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Gaining Buy-In From the C-Suite

Gaining Buy-In From the C-Suite | Human Resource Executive Online An HR technology expert offers 10 ideas for HR leaders to consider when pursuing Web 2.0 technologies.

Thursday, October 2, 2008
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In 2007, more than 67 percent of organizations blocked access to social-networking sites such as MySpace, Facebook, and LinkedIn, according to Clearswift, a Web security solution.

Are those organizations also blocking access to 67 percent of up-and-coming talent? Are they also blocking their employees from increasing their own employee engagement?

As an HR professional at the heart and pulse of employee and business needs, you have the opportunity to drive the adoption of Web 2.0 technologies. But how do you get the approval of your C-suite, who seem to think these technologies are just enabling workers to be unproductive?

Web 2.0 technologies are driving a social movement throughout organizations, creating environments that rely on user-leveraged content, in rich, user-friendly interfaces. This collaboration can transform how your company works -- enabling participation, relationships and a powerful, collective intelligence.

As you begin to build out your strategy, here are 10 things to think about as your organization contemplates how to move forward with Web 2.0 and emerging technology.

* The world is changing. According to the US Department of Labor, those entering the workforce today will have 10 to 14 jobs by their 38th birthday. Companies need to truly exhibit employer-of-choice attributes to attract and keep the best and the brightest talent.

* By 2010 millennials will outnumber baby boomers. Millennials grew up on the Internet and expect that their employers will continue to offer them the technology they are accustomed to.

* Facebook and LinkedIn know more about your employees than you do. Ever do a search on your company in Facebook? You may be surprised to know that your employees are already forming their own groups. You can harness that collaboration to increase knowledge-sharing, training and employee engagement.

* What's in it for the employer? Increasingly, the point of performance is about the team. How can you continue to bring together the right teams to meet business demands?

* What's in it for the employee? Personalization, flexibility and new forms of community -- and this is something that everyone appreciates, not just the millennials.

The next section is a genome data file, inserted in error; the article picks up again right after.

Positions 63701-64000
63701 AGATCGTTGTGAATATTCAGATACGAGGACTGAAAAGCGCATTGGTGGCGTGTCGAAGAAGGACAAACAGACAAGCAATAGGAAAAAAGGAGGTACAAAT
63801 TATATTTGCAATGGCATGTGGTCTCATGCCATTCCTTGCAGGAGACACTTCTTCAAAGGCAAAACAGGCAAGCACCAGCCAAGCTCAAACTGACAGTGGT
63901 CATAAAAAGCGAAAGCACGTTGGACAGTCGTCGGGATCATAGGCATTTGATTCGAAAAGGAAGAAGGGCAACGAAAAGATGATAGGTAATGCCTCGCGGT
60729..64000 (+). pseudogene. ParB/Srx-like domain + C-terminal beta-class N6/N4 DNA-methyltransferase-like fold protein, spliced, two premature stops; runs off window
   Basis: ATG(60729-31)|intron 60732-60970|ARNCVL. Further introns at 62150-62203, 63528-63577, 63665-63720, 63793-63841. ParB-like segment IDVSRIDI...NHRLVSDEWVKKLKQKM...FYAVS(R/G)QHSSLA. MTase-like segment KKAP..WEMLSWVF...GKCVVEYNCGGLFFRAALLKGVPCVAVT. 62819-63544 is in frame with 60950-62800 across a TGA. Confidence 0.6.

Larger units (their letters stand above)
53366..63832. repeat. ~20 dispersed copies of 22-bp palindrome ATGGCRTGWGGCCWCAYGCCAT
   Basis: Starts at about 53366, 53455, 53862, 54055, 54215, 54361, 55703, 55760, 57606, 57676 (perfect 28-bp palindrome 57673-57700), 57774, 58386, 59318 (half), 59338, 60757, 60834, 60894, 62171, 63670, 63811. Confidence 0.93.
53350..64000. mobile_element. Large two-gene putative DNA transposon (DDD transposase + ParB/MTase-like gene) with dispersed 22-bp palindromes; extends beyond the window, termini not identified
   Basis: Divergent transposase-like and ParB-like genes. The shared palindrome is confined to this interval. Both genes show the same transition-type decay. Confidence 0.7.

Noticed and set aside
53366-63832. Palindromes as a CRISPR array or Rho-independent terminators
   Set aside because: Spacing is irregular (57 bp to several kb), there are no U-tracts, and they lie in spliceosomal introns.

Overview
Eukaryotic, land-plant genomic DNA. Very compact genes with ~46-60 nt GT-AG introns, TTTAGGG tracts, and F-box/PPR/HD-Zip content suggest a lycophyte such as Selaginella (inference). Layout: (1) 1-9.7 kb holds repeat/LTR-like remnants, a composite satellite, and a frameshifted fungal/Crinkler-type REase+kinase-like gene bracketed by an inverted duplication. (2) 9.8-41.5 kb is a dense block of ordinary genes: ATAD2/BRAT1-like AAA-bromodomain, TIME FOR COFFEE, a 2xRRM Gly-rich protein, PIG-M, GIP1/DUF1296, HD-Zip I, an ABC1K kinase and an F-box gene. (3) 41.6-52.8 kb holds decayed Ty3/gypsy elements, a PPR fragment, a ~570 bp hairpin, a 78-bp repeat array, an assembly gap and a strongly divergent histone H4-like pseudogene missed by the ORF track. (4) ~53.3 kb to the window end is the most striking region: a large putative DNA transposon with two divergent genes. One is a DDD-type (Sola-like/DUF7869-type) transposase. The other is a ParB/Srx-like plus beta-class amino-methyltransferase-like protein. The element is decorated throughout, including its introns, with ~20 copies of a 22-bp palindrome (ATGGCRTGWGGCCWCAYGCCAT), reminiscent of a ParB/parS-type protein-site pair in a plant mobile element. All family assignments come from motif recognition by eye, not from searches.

* Don't just think Web 2.0. Think about a holistic digital HR strategy, including portals, direct access (self-service), blogs, wikis and social networking. Now tie those benefits directly to your business and show your HR and business leaders how you will create value.

* Governance. The hardest part about Web 2.0 technologies is who is going to govern it. HR? IT? We need to think about some things. Should it truly be governed or simply monitored? It is critical to create cross-functional teams for alignment and decision-making.

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* Employee experience. Think about your favorite Web sites, transactions and user-interfaces. How can you give your employees a Google or Amazon-like experience that is embedded in their day-to-day work?

* Adoption. Know your different audiences and know their comfort levels for adopting new technology. Start small and put into place branding, training and change management to get your employees excited. Remember, this is a perpetual beta and, in order to keep people engaged, you will need to continue to innovate.

* So you still want to block rather than embrace? Check out any of your employee's phones or BlackBerry devices -- even the ones that are company issued. They can access anything your firewall blocks, right from their desks.

Selling this to the C-level suite is simple. The workforce of the future (or really on our doorsteps) is coming into the workforce expecting this technology. Our challenge as HR professionals is to not discuss it as a novelty, but a true business driver. Apply technology to true business issues and watch it blossom virally.

Once again, the key is that this is not an HR system, but a business-performance enhancement tool. Going forward, it will either be HR or IT driving this. If it is not HR, more than likely HR will be at the back of the line once again.

Jason Averbook is chief executive officer of Knowledge Infusion, which will be hosting a session at the upcoming HR Technology Conference® entitled, "Great New Technologies Just For You," that will help HR professionals better understand their role in Web 2.0.

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